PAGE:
Wednesday, September 23, 2015
When we broke ground on Google Fiber in our first group of cities, we ran shovel-first into the old saying that “you never know what you’ll find until you start digging.” Literally, because geological data hasn’t been fully collected in most communities. In early 2014, we created the Google Fiber City Checklist to help cities address this problem by cataloging key data assets ahead of any buildout. While our checklist has helped cities become more fiber-friendly, it doesn’t cover the countless impediments that might be encountered when laying down fiber.
On Monday, the White House released a report drafted by the twenty-five agencies of the Broadband Opportunity Council, outlining specific actions, incentives, and regulatory processes that the federal government can undertake to accelerate broadband deployment and adoption in the United States.
The White House report focuses on four particular areas that are of vital importance and were reflected in the hundreds of comments that the Department of Commerce received back in June:
1. Modernizing federal programs to expand program support for broadband investments. (e.g. expanding USDA and HUD grant programs to include broadband).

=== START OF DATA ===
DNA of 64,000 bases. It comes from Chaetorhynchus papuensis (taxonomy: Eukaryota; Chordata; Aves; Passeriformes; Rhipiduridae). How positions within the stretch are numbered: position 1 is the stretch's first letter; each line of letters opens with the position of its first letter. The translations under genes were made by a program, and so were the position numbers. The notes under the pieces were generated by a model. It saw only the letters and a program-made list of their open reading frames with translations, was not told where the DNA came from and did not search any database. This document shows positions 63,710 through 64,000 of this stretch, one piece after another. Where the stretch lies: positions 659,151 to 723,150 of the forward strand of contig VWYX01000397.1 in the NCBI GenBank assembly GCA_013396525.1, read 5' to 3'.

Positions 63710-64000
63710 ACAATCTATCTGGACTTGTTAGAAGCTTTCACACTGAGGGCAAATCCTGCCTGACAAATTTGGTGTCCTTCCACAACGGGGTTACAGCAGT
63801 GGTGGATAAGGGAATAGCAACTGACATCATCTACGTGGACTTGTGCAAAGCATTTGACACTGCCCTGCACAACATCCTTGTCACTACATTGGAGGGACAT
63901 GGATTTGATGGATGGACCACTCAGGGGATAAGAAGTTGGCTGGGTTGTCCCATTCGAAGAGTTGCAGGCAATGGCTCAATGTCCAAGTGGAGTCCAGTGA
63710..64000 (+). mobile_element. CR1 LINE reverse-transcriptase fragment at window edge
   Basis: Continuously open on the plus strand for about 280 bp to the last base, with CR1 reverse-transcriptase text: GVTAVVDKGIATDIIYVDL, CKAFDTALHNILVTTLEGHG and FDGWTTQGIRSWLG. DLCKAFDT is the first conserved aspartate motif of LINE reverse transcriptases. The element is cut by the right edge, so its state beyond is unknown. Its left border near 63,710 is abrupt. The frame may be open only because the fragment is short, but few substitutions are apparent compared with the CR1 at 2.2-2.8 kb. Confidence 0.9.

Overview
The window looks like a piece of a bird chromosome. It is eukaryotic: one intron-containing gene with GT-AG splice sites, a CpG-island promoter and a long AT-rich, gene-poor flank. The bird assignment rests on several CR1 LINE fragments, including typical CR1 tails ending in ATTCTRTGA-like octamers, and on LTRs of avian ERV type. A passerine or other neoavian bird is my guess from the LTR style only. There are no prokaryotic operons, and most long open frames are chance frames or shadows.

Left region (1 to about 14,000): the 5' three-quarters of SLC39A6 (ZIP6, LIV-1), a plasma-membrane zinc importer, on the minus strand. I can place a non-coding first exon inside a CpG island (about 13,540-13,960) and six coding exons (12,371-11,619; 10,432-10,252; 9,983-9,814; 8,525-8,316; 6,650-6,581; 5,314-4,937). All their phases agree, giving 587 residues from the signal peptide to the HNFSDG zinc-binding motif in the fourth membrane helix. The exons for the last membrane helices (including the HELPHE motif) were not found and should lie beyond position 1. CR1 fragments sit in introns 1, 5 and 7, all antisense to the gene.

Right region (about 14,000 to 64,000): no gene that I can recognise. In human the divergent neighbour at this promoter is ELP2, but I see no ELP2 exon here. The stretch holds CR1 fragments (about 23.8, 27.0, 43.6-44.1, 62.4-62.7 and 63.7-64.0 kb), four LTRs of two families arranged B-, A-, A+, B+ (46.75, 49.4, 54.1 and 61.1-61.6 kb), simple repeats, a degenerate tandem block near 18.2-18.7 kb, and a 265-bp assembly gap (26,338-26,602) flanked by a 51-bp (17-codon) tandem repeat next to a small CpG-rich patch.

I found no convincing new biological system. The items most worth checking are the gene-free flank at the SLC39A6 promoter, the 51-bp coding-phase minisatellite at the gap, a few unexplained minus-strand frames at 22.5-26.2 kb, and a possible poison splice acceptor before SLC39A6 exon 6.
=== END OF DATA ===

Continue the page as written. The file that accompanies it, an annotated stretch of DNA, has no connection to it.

2. Empowering communities with tools and resources to attract broadband investment and promote meaningful use. (e.g. the provision of BroadbandUSA best practices, guides, and technical support to cities).
3. Promoting increased broadband deployment and competition through expanded access to Federal assets. (e.g. the DOT creation of a broadband rights-of-way policy for broadband on federal highways, agency-level implementations of “Dig Once” policies, etc.).
4. Improving data collection, analysis and research on broadband. (e.g creating an online data inventory of federal broadband assets).
As we wrote back in June, “The U.S. shouldn’t settle for less than ubiquitous, abundant broadband access” and there is still more work to be done for the U.S. government to successfully implement policies that can make the U.S. fiber ready, wireless ready, and consumer ready.
We see firsthand how the power of abundant broadband access can empower and uplift local communities, and we know people all around the country want to see their government work on what matters to them, modernizing infrastructure and expanding their opportunities. It’s great to know that 25 federal agencies as diverse as the Department of Agriculture, Small Business Administration, and the Institute of Museum and Library Services, will now do more to prioritize broadband abundance.
The Broadband Opportunity Council report, its objectives, and timelines are an excellent starting point toward action that will focus that leadership and move forward on enabling broadband for all Americans in the months and years ahead.